Vermont’s Largest Newspaper just can’t take it

You may recall my recent remarks on our thinnest-skinned institution — the fourth estate.

When I criticize the failings or shortcomings of Vermont’s media, they often react with a pained squeal. There’s only one person who’s blocked me from their Twitter feed, and it’s a staffer at a certain Vermont newspaper.

I think it’s now fair to reveal the name of said newspaper. Because the Burlington Free Press itself — the whole shebang — has blocked me from its Twitter feed.

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Profiles in Courage, friends.

My words are just too much for the tender sensibilities of a once-great newspaper. Well, once-adequate, anyway.

While they’re at it, maybe they’d like to cancel my subscription so I can no longer consume their product (and potentially criticize it). And I say “consume their product” because “read their journalism” is such a 20th Century concept.

And yes, I am a paid subscriber. Although if my Tweets are so unbearable, perhaps my money is too tainted to accept.

It’s pathetic. The Burlington Free Press is a coward.

3 thoughts on “Vermont’s Largest Newspaper just can’t take it

  1. Faith King

    It’s fascinating. First we have what I would say is the faulty, overblown concern that the First Amendment constrains the choices and decisions of a private theater (with regards to the Trumpster). Poor, poor, suppressed Mr. Trump – who BTW is going to extract some free policing and security costs out of the whole deal. Now, ladies and gentlemen, we have a newspaper – for whom I would humbly suggest the constitution very much applies – blocking your access to their news feed because they don’t like what you SAID. Your expression. You write, they punish you. Because they don’t like your “speech”. Not to mention, I’d be amazed if newspapers aren’t considered “state actors” ..which means the Free Press may arguably be running afoul of the ‘Freedom of the Press’ clause (ironic) by actively interfering with your right to disseminate ideas and opinions. See Lovell v. City of Griffin (1938). All in all, they suck.

  2. Greg N. Weaver

    It was great and also ironic to see your post “Vermont’s Largest Newspaper just can’t take it” yesterday. Hours before your post arrived in my inbox, I called the Burlington Free Press to cancel the Digital Edition that I started last fall and to complain for the second time that I did not receive the offer that was advertised last fall. $4.30 a month for three months. The offer is being made again today at: I paid $8.65 for for each full month for 3 months. 1/8/16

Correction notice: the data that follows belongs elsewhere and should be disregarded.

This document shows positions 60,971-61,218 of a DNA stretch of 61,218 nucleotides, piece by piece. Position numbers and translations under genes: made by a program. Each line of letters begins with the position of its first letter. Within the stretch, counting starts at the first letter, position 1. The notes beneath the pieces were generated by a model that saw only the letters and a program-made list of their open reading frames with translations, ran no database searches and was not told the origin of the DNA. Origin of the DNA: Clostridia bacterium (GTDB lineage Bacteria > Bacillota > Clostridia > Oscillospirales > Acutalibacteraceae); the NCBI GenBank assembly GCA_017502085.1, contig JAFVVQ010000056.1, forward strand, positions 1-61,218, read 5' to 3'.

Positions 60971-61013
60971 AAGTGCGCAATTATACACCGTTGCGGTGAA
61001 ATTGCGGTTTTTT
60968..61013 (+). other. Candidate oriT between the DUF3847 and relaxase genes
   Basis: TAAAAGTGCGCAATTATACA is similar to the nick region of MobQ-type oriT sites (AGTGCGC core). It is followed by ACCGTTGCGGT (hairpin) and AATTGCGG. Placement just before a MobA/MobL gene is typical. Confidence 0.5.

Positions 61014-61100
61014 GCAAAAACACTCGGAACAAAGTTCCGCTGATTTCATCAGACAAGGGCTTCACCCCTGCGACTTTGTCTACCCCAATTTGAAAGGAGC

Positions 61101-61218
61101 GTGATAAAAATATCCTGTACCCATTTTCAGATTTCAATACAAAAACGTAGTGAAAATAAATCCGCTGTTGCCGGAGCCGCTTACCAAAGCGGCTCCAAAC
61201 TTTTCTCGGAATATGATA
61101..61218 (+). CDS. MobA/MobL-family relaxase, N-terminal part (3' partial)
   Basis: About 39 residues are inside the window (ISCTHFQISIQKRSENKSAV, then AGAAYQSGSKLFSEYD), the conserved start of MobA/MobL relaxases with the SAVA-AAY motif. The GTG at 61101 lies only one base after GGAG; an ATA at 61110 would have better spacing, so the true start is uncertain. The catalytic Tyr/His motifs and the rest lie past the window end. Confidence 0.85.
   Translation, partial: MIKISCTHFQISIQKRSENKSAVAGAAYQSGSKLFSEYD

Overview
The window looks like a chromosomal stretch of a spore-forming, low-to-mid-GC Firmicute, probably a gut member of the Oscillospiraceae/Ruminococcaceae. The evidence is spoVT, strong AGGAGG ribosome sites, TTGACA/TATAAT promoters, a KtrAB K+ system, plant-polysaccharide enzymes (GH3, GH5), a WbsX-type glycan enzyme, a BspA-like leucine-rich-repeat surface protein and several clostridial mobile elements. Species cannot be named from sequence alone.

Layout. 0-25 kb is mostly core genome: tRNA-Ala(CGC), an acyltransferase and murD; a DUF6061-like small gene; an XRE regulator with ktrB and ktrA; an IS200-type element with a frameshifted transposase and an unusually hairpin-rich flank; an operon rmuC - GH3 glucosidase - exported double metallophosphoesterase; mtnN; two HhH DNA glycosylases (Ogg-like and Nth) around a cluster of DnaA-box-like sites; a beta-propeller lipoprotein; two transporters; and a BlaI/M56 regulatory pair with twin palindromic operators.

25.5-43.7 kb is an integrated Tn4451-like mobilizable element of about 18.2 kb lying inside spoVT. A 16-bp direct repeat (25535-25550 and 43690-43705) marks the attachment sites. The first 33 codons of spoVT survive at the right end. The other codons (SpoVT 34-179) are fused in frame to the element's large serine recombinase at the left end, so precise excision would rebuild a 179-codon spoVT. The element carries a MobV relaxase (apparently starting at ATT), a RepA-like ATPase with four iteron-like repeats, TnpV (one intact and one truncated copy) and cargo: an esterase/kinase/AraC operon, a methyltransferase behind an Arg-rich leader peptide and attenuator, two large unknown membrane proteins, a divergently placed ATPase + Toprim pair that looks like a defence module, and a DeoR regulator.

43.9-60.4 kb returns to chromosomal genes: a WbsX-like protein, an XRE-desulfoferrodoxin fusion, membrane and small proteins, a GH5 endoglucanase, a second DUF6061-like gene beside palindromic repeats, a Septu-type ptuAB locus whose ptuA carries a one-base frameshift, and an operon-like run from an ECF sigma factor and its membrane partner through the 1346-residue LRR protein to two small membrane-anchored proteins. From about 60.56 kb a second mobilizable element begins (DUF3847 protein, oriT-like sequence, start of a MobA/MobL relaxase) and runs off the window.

3. NanuqFC

    To add insult to inadequacy, my local general store vendors told me that as of next month the price of the Freep will be increasing to $1.50 per slim daily issue. That’s an increase of 50% for a haphazard collection of same-old, same old, repeats, padded stories, inflated series of stories, breath-taking non-news from Maine, Massachusetts, Connecticut, Rhode Island, New York, and elsewhere under the rubric “Regional News,” nearly none of which has any relevance to Vermont or Vermonters, except those poor few souls who have moved to the state which Art Wolf, one of the blowhards published way too often in the Freep’s pages, insists is underpopulated, overtaxed, and well on its way down the slide to a third-world economy.

    I grew up in a newspaper family. My dad was a reporter, then editor of a daily newspaper. We had three newspapers in the house every day, including the Boston Globe, our own daily, and the Manchester Union Leader (so he could see what the opposition was up to). I like being able to clip articles for future reference, knowing the proper way to fold a broadsheet, the smell and the feel of fresh newsprint. But I will not pay a buck and a half for the slipshod mediocrity that the “Free” Press has become. I mean, when was the last time you read a photo caption (aka a “cutline”) that said anything but the most boring and repetitive thing from the story: three or more photos carried the exact same cutline recently. Ugh. Sad and disgusting.

    Bear your dismissal as an honor, sir. The Free Press is a club in which you wouldn’t want to be accepted.


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